Wednesday, 28 February 2024

3:00 pm – 4:00 pm Delays and Damages: LAD Insights and Updates for Developers

About this talk

As a developer, avoiding delays in the delivery of vacant possession and minimising the payment of liquidated damages or liquidated ascertained damages (LAD) to purchasers is critical to profitability and sustainability. Join us in this webinar as our speakers explain how the period for completion is calculated, and recent developments in case law on the delivery of vacant possession. This knowledge is essential for developers seeking to mitigate risks and ensure compliance.

This webinar addresses the critical aspects of timely vacant possession delivery, outlines legal exposures from delays, and reviews recent changes in LAD calculations under Malaysian law. Learn from case studies and understand the current legal environment to better navigate LAD implications for your projects. Essential for developers seeking to mitigate risks and ensure compliance.

The talk will be delivered over video conference using Zoom.us. You can either view the talk from your web browser or download the Zoom app.

Talk Points

  • Effect of deposit payments on the date of completion
  • Validity of an extension of time given by the Controller of Housing
  • Delivery of vacant possession and the connection of utilities
  • Notice of vacant possession and the delivery of keys

Speakers

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Past Seminars

Private aircraft deals can be complex and are subject to both civil aviation regulations and commercial contract law. That is why we have invited two well-versed professionals to chat: Cassandra Nicole Thomazios, who practises aviation law, and Nikesh Chahal, an experienced aviation consultant. They are here to share their knowledge and insights, making the world of aircraft sales a bit clearer for all of us.

Nikesh Chahal is the legal director at Chahal Aviation, a boutique consulting firm, that operates within the business aviation industry across Asia and international markets. Known for its specialized knowledge in aircraft transactions, financing, and maintenance engineering, Chahal Aviation offers a range of management and consulting services in both business and commercial aviation. Focusing on the intricate aspects of aircraft value and industry dynamics, Chahal Aviation plays a significant role in advising and guiding stakeholders through each step of the transaction process. The firm is recognized for its commitment to building strong, trust-based relationships with clients, emphasizing a deep understanding of the aviation industry’s evolving landscape.

Cassandra Nicole Thomazios is a partner at the law firm of MahWengKwai & Associates. In addition to her practice in aviation law, Cassandra heads the firm’s Corporate and M&A team. She primarily advises on corporate and commercial matters ranging from private limited companies, public listed companies to multinational companies and has been largely involved in corporate regulatory advice, drafting corporate documents, project agreements including advising and negotiating on M&A transactions. Cassandra has advised on and led several legal due diligence exercises in both corporate and aviation matters including the drafting of sale and purchase agreements.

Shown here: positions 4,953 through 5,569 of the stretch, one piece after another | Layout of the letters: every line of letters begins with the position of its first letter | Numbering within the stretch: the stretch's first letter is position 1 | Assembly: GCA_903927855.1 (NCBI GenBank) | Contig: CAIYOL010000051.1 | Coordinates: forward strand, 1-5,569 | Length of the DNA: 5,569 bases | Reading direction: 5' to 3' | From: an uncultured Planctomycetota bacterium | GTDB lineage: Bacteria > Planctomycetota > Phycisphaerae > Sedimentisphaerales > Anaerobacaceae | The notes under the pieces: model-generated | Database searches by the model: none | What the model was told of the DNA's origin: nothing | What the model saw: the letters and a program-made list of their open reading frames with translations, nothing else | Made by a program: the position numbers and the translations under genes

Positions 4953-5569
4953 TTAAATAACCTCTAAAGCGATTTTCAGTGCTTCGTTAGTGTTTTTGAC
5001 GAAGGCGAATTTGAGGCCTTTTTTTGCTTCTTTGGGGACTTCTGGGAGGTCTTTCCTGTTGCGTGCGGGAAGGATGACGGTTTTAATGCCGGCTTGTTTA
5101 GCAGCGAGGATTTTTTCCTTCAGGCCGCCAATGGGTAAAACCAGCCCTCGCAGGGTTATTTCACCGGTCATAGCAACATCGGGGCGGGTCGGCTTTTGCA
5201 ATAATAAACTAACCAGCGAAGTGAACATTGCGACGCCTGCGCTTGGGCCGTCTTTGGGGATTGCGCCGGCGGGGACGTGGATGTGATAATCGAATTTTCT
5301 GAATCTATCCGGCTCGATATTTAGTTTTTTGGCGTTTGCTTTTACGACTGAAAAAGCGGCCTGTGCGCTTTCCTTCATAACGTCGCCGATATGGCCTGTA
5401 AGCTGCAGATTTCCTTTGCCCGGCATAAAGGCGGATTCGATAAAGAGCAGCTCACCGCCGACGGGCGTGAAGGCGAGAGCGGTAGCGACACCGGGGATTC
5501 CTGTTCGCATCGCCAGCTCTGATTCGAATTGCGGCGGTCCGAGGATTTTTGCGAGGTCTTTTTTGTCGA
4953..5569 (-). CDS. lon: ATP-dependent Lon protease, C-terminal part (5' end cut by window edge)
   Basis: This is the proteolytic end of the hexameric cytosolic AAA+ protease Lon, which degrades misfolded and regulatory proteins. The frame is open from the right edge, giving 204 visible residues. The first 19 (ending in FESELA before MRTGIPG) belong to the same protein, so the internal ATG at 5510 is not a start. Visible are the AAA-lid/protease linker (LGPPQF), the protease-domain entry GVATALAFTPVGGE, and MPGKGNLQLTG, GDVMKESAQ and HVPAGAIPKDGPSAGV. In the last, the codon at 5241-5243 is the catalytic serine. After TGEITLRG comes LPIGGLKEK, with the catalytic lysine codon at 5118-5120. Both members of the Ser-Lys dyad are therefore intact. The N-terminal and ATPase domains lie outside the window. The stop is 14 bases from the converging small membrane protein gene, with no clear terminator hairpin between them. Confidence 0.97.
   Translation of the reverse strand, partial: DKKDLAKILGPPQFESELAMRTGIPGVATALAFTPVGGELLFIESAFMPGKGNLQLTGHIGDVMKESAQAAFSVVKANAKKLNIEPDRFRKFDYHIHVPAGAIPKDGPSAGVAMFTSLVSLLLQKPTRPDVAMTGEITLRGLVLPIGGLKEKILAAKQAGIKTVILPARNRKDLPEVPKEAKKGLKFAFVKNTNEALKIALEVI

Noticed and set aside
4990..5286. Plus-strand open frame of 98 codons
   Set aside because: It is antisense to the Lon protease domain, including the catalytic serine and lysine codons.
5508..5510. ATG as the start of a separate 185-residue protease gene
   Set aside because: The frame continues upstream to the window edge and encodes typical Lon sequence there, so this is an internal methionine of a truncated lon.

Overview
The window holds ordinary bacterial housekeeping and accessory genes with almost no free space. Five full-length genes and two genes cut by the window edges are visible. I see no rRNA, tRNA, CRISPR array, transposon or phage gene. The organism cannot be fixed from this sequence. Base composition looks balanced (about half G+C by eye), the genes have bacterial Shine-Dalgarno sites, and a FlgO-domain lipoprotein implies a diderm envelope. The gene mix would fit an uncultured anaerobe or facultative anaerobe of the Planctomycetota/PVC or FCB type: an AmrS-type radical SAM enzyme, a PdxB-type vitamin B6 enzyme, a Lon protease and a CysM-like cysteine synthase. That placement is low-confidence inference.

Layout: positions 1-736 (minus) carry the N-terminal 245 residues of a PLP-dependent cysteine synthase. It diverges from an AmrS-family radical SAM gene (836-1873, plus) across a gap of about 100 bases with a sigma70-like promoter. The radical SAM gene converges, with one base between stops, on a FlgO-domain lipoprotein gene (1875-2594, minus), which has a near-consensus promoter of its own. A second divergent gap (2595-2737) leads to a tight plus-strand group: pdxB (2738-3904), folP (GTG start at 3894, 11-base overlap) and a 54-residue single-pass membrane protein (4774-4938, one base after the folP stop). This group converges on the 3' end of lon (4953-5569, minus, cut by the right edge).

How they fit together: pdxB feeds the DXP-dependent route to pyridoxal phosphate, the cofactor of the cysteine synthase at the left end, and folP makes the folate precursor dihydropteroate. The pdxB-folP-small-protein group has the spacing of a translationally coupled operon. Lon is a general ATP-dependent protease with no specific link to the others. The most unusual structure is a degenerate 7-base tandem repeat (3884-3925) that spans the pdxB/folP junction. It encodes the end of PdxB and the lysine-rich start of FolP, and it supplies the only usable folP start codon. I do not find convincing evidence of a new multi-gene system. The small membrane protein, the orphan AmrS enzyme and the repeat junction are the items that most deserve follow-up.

Q: What are the initial steps both buyers and sellers should consider in a private aircraft transaction?

Nikesh Chahal: Before diving into a transaction, both buyers and sellers should conduct thorough research.

Buyers should identify their specific needs to determine the type of aircraft they require, including aircraft size and the number of passengers it intends to carry, its range based on its base, and performance specifications. It’s also essential to determine a budget, which can be narrowed down from the above specific needs identified. In addition, buyers will need to see whether this can be paid with cash or if financing is needed.

Sellers, on the other hand, should gather all relevant aircraft documentation, including maintenance records, logbooks, and any warranties. Establishing clear communication and setting expectations early on can pave the way for a smooth transaction process.


Q: What legal considerations are paramount at the outset of a private aircraft transaction?

Cassandra Nicole Thomazios: From the outset, ensuring that the aircraft’s title is clear and free from any liens or encumbrances is essential. Buyers should consider drafting a Letter of Intent (LOI) to outline preliminary terms and expectations. It is also prudent to be aware of any jurisdictional considerations, taxes, or duties that might apply, especially in cross-border transactions.

Engaging in proper due diligence can prevent potential legal complications down the road as well. A legal, technical, mechanical and financial due diligence should be carried out before purchasing or leasing an aircraft.

Legal due diligence encompasses the evaluation of an aircraft’s compliance with regulations established by the Civil Aviation Authority of Malaysia (CAAM) and the Malaysian Aviation Commission (MAVCOM). CAAM is responsible for regulating safety, maintenance, security, and enforcement, while MAVCOM oversees economic and commercial aspects of civil aviation in Malaysia. Certificates such as the Air Operating Certificate (AOC) from CAAM and Air Services License (ASL) or Air Services Permit (ASP) from MAVCOM are crucial regulatory compliance documents examined during this process. The identification of potential liabilities is also a key facet of legal due diligence.